Pigmentary glaucoma impacts the lives of over 1 in 33 adults.
Here are some commonly asked questions about pigmentary glaucoma that clarify what it is, what causes it, and how it can be prevented and treated.
What is pigmentary glaucoma?
Glaucoma is an eye disease that causes permanent damage to the optic nerve – eventually resulting in ‘Tunnel Vision’.
Pigmentary glaucoma is a type of secondary open-angle glaucoma characterized by pigment falling from the iris and blocking the drainage angle of the eye.
The blockage of the drainage channel causes eye pressure to increase, resulting in glaucoma.
Increased pigmentation is found in the trabecular meshwork and on the back of the cornea.
How is pigmentary glaucoma diagnosed?
An eye doctor will usually diagnose pigmentary glaucoma following a slit lamp and retinal examination and measuring the intraocular pressure (IOP).
This condition is also confirmed after undergoing conventional glaucoma tests, which include gonioscopy, automated perimetry, pachymetry, and OCT.
What causes pigmentary glaucoma?
Pigmentary glaucoma may be caused by:
- Concave iris contour
- Release of pigment granules
- Disruption of iris pigment epithelial cells
- Rubbing of the posterior iris surface against the anterior lens zonules
- Increased IOP temporarily overwhelms the trabecular meshwork, resulting in reduced outflow
- Chronic elevated IOP and secondary glaucoma resulting from pathological alterations in the trabecular meshwork over time
SEE RELATED: What is Glaucoma?
Contact an eye doctor near you to learn more about pigmentary glaucoma.
Find an eye doctor near you
Does exercise make pigmentary glaucoma worse?
Exercise has been shown to promote an increase in pigment dispersion, which increases trabecular mesh work obstruction and raises IOP.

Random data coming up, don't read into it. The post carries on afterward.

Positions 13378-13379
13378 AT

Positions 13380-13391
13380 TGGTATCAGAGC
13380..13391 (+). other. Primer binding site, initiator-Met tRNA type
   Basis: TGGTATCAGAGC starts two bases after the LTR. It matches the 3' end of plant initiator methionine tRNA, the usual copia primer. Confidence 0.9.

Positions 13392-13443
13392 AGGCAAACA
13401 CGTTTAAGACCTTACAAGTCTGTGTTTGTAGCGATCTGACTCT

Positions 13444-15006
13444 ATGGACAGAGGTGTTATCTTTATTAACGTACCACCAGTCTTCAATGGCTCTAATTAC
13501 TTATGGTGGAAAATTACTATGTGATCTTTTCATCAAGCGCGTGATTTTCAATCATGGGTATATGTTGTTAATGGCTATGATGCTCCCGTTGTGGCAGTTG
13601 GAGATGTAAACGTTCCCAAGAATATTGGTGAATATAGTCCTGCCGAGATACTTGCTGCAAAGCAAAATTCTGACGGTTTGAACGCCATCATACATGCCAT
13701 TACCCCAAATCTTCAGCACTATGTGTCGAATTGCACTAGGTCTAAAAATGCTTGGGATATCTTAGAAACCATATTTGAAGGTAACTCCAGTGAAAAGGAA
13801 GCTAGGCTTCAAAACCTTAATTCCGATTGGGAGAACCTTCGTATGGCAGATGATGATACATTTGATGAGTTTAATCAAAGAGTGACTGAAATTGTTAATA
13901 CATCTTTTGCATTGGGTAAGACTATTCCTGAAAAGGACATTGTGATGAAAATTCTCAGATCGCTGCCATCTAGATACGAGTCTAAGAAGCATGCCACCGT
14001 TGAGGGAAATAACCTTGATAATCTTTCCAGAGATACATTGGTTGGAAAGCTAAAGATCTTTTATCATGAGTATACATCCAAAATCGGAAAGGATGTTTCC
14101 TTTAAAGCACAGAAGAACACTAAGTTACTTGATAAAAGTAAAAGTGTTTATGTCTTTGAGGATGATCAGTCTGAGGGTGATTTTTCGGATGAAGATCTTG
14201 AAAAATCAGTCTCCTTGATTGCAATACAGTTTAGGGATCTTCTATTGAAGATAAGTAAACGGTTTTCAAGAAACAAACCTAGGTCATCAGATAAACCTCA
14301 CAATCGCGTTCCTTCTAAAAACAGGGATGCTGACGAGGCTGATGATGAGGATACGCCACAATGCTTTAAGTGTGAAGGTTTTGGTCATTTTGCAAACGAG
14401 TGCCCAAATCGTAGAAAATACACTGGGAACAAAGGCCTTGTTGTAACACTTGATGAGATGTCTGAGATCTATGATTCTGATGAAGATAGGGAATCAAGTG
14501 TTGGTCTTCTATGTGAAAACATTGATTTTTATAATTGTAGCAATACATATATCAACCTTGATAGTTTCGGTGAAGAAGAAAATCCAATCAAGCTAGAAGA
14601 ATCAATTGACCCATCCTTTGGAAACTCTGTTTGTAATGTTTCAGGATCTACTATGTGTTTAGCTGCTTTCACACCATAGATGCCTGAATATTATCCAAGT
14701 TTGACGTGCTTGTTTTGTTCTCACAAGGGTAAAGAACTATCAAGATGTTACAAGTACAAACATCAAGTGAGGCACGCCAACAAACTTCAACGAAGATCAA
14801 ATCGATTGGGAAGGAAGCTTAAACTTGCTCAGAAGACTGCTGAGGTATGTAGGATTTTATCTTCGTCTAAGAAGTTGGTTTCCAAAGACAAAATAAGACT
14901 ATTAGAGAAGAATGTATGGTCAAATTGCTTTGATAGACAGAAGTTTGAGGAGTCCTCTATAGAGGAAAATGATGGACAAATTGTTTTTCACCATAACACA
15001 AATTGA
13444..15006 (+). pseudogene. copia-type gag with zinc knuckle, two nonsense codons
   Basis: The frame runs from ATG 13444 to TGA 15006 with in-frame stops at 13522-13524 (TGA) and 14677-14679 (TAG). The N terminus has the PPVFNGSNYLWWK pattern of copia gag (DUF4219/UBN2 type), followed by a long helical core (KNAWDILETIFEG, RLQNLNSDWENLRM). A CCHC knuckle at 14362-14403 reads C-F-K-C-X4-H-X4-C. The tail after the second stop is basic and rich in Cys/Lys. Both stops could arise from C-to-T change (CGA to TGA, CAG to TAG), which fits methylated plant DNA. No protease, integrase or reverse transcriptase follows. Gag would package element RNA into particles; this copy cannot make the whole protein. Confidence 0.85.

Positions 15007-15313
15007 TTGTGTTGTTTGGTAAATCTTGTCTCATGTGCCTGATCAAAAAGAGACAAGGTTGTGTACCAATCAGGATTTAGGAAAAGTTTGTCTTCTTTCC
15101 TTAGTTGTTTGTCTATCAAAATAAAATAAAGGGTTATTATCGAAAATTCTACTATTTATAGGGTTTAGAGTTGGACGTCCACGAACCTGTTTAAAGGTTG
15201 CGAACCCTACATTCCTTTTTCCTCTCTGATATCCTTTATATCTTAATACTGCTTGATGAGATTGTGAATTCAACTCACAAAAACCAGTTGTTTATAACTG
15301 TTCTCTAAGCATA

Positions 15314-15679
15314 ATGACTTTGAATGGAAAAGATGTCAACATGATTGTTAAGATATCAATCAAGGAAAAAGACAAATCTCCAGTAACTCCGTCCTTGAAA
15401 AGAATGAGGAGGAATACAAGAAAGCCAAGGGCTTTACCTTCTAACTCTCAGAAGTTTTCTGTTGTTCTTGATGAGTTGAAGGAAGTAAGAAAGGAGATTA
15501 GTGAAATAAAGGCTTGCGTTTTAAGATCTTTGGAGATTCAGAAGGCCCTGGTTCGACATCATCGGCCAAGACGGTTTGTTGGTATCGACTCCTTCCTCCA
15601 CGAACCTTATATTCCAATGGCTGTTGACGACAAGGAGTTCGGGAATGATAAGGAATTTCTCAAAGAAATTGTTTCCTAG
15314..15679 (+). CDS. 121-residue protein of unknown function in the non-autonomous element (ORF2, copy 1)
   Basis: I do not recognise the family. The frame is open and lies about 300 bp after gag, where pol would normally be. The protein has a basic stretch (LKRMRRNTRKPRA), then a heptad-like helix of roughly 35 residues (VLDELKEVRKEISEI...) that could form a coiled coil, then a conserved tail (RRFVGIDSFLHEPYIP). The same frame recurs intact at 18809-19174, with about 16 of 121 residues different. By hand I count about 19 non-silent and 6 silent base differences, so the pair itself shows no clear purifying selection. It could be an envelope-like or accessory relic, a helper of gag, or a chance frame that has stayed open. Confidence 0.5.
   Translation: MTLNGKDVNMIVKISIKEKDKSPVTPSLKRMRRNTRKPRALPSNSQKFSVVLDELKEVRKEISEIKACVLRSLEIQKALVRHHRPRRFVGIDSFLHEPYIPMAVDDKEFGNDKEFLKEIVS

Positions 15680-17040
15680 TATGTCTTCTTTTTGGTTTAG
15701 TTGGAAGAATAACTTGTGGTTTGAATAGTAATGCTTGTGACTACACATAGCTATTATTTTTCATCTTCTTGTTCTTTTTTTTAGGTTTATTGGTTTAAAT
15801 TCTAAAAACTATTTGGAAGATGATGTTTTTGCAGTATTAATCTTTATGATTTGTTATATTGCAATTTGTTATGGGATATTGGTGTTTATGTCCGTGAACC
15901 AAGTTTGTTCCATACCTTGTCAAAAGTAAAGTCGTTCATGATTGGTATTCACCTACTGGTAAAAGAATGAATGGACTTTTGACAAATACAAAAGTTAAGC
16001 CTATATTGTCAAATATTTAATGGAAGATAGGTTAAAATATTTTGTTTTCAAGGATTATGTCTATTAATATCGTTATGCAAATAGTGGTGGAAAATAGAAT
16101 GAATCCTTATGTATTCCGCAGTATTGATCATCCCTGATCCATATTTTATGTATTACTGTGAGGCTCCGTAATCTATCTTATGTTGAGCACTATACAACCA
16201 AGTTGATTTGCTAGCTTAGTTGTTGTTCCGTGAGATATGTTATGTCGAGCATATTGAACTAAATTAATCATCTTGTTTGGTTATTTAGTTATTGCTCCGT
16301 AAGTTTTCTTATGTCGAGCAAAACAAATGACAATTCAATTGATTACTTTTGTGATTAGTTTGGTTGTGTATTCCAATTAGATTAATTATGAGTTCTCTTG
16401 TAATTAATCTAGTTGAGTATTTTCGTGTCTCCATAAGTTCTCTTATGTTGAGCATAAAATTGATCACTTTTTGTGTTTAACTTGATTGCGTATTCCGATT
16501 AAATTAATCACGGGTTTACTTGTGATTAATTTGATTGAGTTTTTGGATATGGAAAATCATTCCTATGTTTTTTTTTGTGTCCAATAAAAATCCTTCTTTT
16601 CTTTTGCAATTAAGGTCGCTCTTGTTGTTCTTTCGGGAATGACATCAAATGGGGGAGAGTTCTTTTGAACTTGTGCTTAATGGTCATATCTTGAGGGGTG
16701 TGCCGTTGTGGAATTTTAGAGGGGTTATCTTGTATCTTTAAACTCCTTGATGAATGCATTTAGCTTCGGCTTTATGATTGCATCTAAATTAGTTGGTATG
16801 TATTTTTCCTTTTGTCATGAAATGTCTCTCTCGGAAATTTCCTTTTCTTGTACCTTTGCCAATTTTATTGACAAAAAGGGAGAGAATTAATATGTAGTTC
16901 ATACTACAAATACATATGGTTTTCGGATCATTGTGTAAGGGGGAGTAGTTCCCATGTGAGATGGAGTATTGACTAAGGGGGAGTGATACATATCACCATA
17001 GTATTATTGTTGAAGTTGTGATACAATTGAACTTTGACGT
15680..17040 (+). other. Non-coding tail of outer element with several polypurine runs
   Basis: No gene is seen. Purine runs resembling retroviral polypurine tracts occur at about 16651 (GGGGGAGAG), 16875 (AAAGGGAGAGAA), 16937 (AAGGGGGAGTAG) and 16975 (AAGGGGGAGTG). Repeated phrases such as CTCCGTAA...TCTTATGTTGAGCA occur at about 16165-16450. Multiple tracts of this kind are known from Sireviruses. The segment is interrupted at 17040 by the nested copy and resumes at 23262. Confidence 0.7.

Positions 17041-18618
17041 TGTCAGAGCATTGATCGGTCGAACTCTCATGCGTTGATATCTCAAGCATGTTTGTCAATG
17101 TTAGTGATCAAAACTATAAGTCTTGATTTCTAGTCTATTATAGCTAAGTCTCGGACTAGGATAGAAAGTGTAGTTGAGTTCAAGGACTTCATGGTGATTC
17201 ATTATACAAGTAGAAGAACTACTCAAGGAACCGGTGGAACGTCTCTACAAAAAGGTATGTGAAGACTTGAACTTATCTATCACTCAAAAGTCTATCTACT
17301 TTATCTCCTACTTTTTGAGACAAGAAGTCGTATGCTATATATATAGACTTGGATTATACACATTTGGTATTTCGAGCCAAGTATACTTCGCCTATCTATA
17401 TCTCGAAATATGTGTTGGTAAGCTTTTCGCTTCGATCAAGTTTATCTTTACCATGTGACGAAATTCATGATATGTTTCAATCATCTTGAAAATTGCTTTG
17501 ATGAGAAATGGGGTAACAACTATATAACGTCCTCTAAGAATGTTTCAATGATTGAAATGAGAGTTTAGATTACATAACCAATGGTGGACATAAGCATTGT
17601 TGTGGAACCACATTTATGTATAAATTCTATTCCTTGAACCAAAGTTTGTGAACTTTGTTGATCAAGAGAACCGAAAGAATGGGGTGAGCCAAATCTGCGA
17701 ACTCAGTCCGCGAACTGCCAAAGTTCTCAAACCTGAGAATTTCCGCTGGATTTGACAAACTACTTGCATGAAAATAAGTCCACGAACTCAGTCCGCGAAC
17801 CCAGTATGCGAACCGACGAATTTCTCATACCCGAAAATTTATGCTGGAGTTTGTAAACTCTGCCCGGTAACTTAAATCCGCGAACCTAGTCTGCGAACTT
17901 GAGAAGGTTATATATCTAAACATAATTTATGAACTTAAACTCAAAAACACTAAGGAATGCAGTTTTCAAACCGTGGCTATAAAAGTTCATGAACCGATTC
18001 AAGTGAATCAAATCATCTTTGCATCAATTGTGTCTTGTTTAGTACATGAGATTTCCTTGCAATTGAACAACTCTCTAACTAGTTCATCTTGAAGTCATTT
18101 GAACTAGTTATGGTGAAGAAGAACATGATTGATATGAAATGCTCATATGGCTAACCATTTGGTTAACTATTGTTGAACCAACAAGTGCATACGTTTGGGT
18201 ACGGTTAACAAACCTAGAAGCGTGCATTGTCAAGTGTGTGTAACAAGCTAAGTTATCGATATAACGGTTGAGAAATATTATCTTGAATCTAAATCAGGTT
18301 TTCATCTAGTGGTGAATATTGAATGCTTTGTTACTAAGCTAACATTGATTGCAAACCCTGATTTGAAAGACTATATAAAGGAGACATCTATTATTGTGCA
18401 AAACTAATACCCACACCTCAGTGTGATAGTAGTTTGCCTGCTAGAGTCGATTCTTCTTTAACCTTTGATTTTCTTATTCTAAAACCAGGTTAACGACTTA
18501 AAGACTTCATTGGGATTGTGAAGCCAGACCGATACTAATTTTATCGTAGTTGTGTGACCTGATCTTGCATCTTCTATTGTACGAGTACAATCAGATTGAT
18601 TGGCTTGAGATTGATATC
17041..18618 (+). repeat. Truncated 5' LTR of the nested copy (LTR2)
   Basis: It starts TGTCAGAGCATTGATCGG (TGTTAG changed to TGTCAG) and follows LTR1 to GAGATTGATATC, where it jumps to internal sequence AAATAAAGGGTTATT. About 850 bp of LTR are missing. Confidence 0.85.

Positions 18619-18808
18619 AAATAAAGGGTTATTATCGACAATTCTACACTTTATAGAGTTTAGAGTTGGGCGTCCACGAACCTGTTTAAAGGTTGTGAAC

What are symptoms of pigmentary glaucoma?
Symptoms will depend on what stage of pigmentary glaucoma you have.
- Early – No obvious signs
- Later – Peripheral vision loss
- Advanced – Central vision loss
Increased intraocular pressure (IOP) caused by strenuous exercise or dark exposure causes halos and impaired vision.
How can I prevent pigmentary glaucoma?
- Avoid jarring and vigorous exercise
- If there are indicators of pigment dispersion syndrome, have your eyes examined on a regular basis
What are the risk factors for pigmentary glaucoma?
- Flat corneas
- Family history
- Males and in your 30’s
- Concave iris and posterior iris insertion
How is pigmentary glaucoma treated?
Unfortunately, reducing or eliminating iris pigment release is challenging. As a result, the focus is on lowering eye pressure.
Medication to lower eye pressure causes a decrease in fluid entering the eye or an increase in fluid draining out of the eye. Surgical options range from outpatient laser treatment to incisional surgery in the operating room, depending on the severity of the condition.
LEARN MORE: Guide to Eye Conditions
Schedule an appointment with an eye doctor near you to discuss treatment options for your pigmentary glaucoma.
Untreated glaucoma results in ‘Tunnel Vision’ as this eye disease causes permanent damage to the optic nerve.
If you have a family member with glaucoma, tell your eye doctor and follow their advice to avoid the consequences and loss of vision.
What is Glaucoma? »